Hubble mark 31st birthday with stunning image of star on ‘edge of destruction’

Nilima Marshall, PA Science Reporter
·2-min read

Astronomers have released a stunning new image of a giant star “on the edge of destruction” taken by the Hubble Space Telescope to celebrate its 31st birthday.

It features one of the brightest stars in the Milky Way galaxy, called AG Carinae, in what is described as “a tug-of-war between gravity and radiation to avoid self-destruction”.

The luminous object is surrounded by an expanding shell of gas and dust, known as a nebula, that is around five light-years wide, similar to the distance between Earth and its nearest star other than the sun, Alpha Centauri.

Hubble was sent into low Earth orbit on April 24 1990 to capture images and data of distant galaxies, planets and supermassive black holes deep within the universe.

It has yielded some 1.5 million observations of about 48,000 celestial objects, according to the European Space Agency (ESA) which operates the telescope with Nasa.

Wide-field view of AG Carinae
The region of the sky around the star AG Carinae, which is positioned in the centre of the image (ESA/Hubble, Digitised Sky Survey 2/PA)

More than 18,000 scientific papers have been published using data from the Hubble telescope.

However, the instrument has not been without its problems, suffering from the offset with blurred vision due to a flawed mirror.

Though it was still able to do some work in the early years, the issue was not corrected until a shuttle mission in 1993.

Each year, Hubble takes a new photo to share with the world to celebrate its birthday.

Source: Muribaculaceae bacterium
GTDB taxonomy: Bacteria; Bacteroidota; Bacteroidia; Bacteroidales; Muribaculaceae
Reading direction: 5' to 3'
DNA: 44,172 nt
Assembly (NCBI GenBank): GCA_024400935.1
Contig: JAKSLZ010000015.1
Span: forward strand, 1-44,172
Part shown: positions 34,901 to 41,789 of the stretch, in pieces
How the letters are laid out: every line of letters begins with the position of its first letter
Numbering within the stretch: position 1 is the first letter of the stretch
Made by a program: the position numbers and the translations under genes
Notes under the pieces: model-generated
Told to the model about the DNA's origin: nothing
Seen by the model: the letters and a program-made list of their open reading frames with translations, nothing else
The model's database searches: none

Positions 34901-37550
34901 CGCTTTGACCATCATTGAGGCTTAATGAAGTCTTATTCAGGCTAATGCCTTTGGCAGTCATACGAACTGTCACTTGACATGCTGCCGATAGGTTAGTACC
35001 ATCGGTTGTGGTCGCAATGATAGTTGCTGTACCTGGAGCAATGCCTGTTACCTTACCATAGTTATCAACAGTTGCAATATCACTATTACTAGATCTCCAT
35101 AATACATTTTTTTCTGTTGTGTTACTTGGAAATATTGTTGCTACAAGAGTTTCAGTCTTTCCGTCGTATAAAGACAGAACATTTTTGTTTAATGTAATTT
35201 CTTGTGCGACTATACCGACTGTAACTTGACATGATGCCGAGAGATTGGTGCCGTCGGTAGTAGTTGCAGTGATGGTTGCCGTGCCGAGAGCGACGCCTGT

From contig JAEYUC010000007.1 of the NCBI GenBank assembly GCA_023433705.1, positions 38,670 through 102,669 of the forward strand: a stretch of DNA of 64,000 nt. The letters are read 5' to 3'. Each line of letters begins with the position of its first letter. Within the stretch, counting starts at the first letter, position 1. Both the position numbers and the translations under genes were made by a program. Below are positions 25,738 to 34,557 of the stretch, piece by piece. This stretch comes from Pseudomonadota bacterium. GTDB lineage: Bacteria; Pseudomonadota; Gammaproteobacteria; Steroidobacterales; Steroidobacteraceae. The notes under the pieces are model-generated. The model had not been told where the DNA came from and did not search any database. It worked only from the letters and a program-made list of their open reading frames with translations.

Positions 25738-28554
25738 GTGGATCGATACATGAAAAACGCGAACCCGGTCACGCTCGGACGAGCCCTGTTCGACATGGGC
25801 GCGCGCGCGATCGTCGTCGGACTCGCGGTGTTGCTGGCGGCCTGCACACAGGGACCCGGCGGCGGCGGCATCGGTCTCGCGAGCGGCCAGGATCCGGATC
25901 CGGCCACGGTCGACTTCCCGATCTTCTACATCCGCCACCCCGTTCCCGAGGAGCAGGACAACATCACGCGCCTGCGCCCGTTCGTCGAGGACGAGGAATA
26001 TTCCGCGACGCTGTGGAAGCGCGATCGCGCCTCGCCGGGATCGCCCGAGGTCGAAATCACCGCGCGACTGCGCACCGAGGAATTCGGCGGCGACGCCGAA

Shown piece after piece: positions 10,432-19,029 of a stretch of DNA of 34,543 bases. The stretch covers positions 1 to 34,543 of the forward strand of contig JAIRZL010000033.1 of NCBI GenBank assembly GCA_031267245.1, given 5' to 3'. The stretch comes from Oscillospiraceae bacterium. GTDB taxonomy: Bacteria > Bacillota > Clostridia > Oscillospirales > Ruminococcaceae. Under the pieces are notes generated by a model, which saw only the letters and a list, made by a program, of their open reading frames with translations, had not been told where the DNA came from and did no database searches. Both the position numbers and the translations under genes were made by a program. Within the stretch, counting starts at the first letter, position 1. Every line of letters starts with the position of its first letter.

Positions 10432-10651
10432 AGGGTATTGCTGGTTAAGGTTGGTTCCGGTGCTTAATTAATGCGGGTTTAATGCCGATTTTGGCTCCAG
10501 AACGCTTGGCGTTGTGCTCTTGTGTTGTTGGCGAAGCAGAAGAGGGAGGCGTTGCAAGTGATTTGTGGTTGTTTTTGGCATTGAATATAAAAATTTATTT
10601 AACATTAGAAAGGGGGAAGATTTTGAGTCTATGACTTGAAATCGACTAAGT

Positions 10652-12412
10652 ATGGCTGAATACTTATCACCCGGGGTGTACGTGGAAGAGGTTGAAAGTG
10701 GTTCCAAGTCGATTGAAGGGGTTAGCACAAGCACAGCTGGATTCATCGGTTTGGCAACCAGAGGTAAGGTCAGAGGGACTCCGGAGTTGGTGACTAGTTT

The milestone image for 2021 shows an object that belongs to a rare group of stars known as Luminous Blue Variable (LBV).

Hubble Space Telescope
The Hubble Space Telescope was launched in 1990 (Nasa/PA)

LBVs are, what ESA says, “ultra-bright, glamorous star that lives fast and dies young”.

Although they are the most massive and brightest stars known, LBVs live for only a few million years, compared to the estimated 10-billion-year lifetime of the sun.

AG Carinae, which is a few million years old and resides 20,000 light-years away from Earth, has an expected lifetime is between five and six million years.

It is in a constant battle to maintain stability, engaged in “an arm-wrestling contest between radiation pressure from within the star pushing outward and gravity pressing inward”.

The red material is glowing hydrogen gas mixed with nitrogen gas, while the features highlighted in blue are dust clumps illuminated by the star’s light.

The Hubble is expected to continue to operate until it is replaced by Nasa’s next-generation James Webb Space Telescope, which is due to launch on October 31 this year.